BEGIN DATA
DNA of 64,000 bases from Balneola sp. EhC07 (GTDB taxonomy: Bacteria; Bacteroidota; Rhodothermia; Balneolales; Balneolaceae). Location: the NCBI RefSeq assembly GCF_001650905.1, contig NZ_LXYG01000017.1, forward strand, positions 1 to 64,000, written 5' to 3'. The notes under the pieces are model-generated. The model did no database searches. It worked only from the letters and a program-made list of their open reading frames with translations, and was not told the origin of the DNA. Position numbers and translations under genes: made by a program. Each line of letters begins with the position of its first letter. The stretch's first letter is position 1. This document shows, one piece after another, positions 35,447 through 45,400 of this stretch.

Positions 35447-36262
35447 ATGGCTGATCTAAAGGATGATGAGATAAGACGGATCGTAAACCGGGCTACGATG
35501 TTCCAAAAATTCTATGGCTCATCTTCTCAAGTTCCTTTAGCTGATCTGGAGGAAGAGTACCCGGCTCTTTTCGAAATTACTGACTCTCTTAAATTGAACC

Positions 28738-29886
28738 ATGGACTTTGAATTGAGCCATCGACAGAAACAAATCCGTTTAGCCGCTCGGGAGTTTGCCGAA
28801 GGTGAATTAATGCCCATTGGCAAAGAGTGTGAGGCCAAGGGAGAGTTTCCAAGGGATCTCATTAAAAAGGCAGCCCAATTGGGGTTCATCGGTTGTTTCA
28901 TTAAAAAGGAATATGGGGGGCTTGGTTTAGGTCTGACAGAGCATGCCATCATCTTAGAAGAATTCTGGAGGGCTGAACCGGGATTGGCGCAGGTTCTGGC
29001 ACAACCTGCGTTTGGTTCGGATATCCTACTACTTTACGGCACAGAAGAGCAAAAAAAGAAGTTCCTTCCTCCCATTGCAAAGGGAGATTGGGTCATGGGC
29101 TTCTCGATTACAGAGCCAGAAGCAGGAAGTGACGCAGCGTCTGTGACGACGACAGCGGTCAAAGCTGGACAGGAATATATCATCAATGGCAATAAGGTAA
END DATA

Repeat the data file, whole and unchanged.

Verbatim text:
DNA of 64,000 bases from Balneola sp. EhC07 (GTDB taxonomy: Bacteria; Bacteroidota; Rhodothermia; Balneolales; Balneolaceae). Location: the NCBI RefSeq assembly GCF_001650905.1, contig NZ_LXYG01000017.1, forward strand, positions 1 to 64,000, written 5' to 3'. The notes under the pieces are model-generated. The model did no database searches. It worked only from the letters and a program-made list of their open reading frames with translations, and was not told the origin of the DNA. Position numbers and translations under genes: made by a program. Each line of letters begins with the position of its first letter. The stretch's first letter is position 1. This document shows, one piece after another, positions 35,447 through 45,400 of this stretch.

Positions 35447-36262
35447 ATGGCTGATCTAAAGGATGATGAGATAAGACGGATCGTAAACCGGGCTACGATG
35501 TTCCAAAAATTCTATGGCTCATCTTCTCAAGTTCCTTTAGCTGATCTGGAGGAAGAGTACCCGGCTCTTTTCGAAATTACTGACTCTCTTAAATTGAACC

Positions 28738-29886
28738 ATGGACTTTGAATTGAGCCATCGACAGAAACAAATCCGTTTAGCCGCTCGGGAGTTTGCCGAA
28801 GGTGAATTAATGCCCATTGGCAAAGAGTGTGAGGCCAAGGGAGAGTTTCCAAGGGATCTCATTAAAAAGGCAGCCCAATTGGGGTTCATCGGTTGTTTCA
28901 TTAAAAAGGAATATGGGGGGCTTGGTTTAGGTCTGACAGAGCATGCCATCATCTTAGAAGAATTCTGGAGGGCTGAACCGGGATTGGCGCAGGTTCTGGC
29001 ACAACCTGCGTTTGGTTCGGATATCCTACTACTTTACGGCACAGAAGAGCAAAAAAAGAAGTTCCTTCCTCCCATTGCAAAGGGAGATTGGGTCATGGGC
29101 TTCTCGATTACAGAGCCAGAAGCAGGAAGTGACGCAGCGTCTGTGACGACGACAGCGGTCAAAGCTGGACAGGAATATATCATCAATGGCAATAAGGTAA